Since I had a few days off work, I had the family and some friends over to meet Ruby and honor Peanut. Most people tell me they aren’t a fan or even outright hate chihuahuas, but Ruby is not your average chihuahua. She snuggles like a cat and behaves like a human. Ruby doesn’t bark (except with our doxie friend, Pippa), she walks near-perfectly off-leash, and she doesn’t nip at people’s ankles. She would rather be snuggling in her blankets — wouldn’t we all? If you come to pick her up, she’ll shake but love you anyway.
She gets along with most humans, the exception being loud, in-her-face children and some dogs. She has a super cute carrier and has traveled nearly everywhere with me: cross country in the car, restaurants, movies, hotels, the Las Vegas Strip, and even the hospital. We rode in an ambulance together after a terrible rollover car accident. The wonderful ER nurses held her while I got a CT scan — luckily for us, it was two a.m., not day the shift.
Ruby has been the best dog and friend for a travel nurse and chronic migraineur. She can hold it longer than I can on road trips, fits under the seat of the plane, and does not ever bark in or destroy hotel rooms. Since she is all of five pounds, she gets a good walk going up and down the stairs, and despite her wanting to, she doesn’t need to eat a lot. She loves unending petting and will move your hand to her chest just so you can pet her more.
Ruby has done more than be my best friend. She has also saved my life. A diagnosis of intractable daily migraines is awful and has been hanging on for three years. There are some pain days I want it to stop, not feel the pain, and kiss this little slice of earth behind. But I just can’t. Sometimes because of my family, my niece, and nephew, my besties and everyone I love, without a doubt, but Ruby is my baby. She depends on me. Even though I have a plan in place for her, I will be with her as long as she is on this earth.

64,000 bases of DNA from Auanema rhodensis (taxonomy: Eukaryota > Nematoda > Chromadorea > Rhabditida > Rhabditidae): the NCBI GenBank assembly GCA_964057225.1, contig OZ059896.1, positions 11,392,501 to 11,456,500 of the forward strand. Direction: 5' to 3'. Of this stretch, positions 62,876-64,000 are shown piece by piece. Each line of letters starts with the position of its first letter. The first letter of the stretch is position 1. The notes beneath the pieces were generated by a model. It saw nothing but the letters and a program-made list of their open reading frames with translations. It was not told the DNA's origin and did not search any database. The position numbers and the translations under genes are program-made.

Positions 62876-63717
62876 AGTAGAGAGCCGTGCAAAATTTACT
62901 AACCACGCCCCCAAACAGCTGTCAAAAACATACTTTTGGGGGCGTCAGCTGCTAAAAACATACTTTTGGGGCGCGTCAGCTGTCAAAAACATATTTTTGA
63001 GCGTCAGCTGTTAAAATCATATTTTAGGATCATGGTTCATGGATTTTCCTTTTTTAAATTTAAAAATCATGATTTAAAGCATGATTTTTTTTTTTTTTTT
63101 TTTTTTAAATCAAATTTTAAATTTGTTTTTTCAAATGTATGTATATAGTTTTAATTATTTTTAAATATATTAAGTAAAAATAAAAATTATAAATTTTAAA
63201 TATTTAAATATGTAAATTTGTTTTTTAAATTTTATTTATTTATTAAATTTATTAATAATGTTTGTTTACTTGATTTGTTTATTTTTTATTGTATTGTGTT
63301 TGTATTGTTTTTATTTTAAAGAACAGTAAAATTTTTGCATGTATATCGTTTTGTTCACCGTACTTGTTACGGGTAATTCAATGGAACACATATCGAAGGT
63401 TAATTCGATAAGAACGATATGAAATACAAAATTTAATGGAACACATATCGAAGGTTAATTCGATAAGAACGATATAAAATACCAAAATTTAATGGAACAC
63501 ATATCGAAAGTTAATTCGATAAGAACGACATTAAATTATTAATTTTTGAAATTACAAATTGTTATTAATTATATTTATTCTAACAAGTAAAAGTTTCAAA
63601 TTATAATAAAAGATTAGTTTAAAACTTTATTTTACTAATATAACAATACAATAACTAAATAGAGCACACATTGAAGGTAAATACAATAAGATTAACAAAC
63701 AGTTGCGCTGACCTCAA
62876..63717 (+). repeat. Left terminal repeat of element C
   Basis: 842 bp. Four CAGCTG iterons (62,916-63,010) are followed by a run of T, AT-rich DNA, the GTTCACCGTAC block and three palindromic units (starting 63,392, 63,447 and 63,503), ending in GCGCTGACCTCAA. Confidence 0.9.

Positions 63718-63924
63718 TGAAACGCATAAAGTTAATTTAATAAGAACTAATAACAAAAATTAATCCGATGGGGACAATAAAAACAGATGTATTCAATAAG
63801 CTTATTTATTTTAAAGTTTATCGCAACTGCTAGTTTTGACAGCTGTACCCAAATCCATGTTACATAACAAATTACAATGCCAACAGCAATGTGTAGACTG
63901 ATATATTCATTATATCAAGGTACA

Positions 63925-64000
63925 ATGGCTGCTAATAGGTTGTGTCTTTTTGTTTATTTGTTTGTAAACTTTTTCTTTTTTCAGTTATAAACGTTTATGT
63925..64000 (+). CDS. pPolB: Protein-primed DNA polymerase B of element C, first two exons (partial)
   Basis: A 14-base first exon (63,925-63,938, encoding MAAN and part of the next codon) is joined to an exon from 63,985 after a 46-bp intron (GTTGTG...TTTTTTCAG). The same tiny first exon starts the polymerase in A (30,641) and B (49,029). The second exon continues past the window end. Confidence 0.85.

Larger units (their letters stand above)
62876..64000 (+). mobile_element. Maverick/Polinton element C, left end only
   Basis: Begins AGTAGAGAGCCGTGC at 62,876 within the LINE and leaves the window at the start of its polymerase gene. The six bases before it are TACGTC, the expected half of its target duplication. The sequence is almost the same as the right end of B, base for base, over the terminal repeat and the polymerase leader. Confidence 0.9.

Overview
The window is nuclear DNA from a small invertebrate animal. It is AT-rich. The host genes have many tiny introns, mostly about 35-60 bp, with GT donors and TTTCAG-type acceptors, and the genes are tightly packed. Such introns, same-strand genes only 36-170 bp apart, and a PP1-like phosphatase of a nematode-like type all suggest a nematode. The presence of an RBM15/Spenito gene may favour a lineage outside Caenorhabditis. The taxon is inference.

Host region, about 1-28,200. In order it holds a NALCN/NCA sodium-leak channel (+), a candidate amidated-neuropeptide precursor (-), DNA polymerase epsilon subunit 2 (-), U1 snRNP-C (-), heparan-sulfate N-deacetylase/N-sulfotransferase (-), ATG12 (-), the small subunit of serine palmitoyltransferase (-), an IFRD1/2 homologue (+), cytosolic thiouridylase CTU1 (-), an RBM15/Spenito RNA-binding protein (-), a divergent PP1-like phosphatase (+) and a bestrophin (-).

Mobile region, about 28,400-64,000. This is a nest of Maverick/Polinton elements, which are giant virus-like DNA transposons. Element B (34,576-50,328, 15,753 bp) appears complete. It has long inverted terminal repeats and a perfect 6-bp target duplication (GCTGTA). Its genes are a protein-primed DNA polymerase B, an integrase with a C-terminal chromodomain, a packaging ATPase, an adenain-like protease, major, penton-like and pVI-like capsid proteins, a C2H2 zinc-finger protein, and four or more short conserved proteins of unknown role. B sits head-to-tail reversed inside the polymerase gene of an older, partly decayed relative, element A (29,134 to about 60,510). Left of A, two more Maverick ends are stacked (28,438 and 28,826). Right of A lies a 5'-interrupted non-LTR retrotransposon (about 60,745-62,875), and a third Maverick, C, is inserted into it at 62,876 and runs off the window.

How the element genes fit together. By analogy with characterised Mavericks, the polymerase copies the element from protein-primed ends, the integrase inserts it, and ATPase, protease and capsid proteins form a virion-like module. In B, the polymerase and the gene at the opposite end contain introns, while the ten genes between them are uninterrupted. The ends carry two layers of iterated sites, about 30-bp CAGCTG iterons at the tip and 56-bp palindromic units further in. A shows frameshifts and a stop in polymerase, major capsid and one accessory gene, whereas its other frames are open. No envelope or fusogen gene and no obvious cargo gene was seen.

At ninety-one years old, my grandmother became very sick and came to live with us, and oh how she loved Ruby. We would put a heated blanket on Granny’s lap and snuggle Ruby in with her. Gran would pet her and tell us, ‘What a great KITTY HE is!’ Gran was in and out of the hospital. One of the times she was in the hospital (and the only time I snuck Rubes in), I asked Granny if she would like to pet Ruby. I was about to put her in bed with Gran and the sweet nurse walked in. She knew what we all knew: Granny was ninety-one and didn’t have long for this world. The nurse was lovely enough to give Granny a break from hospital life for just a few minutes to pet Ruby. As soon as I got Rubes ready in the bed, I placed Gran’s hand on her. Immediately, her heart rate went down, her breathing improved, and her oxygen saturation increased.
Dogs have such wonderful benefits to their humans. I think the wonderful nurse knew Gran seeing Ruby was much needed that day. Pets have been proven to help prolong the lives of their loved ones and increase the quality of life in their people.
I believe dogs (and pets in general) are miracles from God. I think He/She saves the pet that is absolutely right for you. I mean, have you seen ‘Marley and Me?’ Who else could that dog have gone to except that brave couple!
I have been so blessed having Peanut and Ruby in my life. How have your pets made an impact in your life?”
This story was submitted to Love What Mattersby Marykathryn Kirchner. Do you have a similar experience? We’d like to hear your important journey. Submit your own story here. Be sure to subscribeto our free email newsletter for our best stories, and YouTube for our best videos.